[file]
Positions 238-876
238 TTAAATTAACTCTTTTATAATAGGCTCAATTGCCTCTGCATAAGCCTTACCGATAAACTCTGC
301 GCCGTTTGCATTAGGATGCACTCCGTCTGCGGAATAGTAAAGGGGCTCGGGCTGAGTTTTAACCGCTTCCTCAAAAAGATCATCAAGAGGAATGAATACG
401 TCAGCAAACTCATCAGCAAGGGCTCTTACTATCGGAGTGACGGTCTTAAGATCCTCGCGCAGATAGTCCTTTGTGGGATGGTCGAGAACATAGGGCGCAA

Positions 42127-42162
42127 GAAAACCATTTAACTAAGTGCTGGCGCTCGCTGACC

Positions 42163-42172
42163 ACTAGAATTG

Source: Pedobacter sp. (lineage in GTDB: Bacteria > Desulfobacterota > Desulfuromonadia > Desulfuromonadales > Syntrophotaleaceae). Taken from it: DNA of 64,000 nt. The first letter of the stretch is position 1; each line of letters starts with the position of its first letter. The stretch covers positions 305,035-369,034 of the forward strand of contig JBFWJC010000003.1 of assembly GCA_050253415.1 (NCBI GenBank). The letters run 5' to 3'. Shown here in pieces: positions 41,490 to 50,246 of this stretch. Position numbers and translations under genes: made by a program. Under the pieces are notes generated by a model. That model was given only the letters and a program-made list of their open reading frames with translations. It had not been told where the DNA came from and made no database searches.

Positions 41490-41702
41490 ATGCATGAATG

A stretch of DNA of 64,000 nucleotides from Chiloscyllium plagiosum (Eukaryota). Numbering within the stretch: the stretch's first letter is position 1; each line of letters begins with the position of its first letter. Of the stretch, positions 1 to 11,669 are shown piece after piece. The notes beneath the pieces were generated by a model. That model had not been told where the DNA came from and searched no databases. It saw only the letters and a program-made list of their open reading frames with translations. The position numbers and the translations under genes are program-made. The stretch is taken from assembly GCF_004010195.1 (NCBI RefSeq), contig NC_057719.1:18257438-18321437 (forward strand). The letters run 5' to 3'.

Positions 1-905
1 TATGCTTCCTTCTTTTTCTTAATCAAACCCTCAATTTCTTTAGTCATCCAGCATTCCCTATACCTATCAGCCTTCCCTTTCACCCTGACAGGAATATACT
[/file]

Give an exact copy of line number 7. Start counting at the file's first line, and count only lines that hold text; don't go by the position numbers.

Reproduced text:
Positions 42163-42172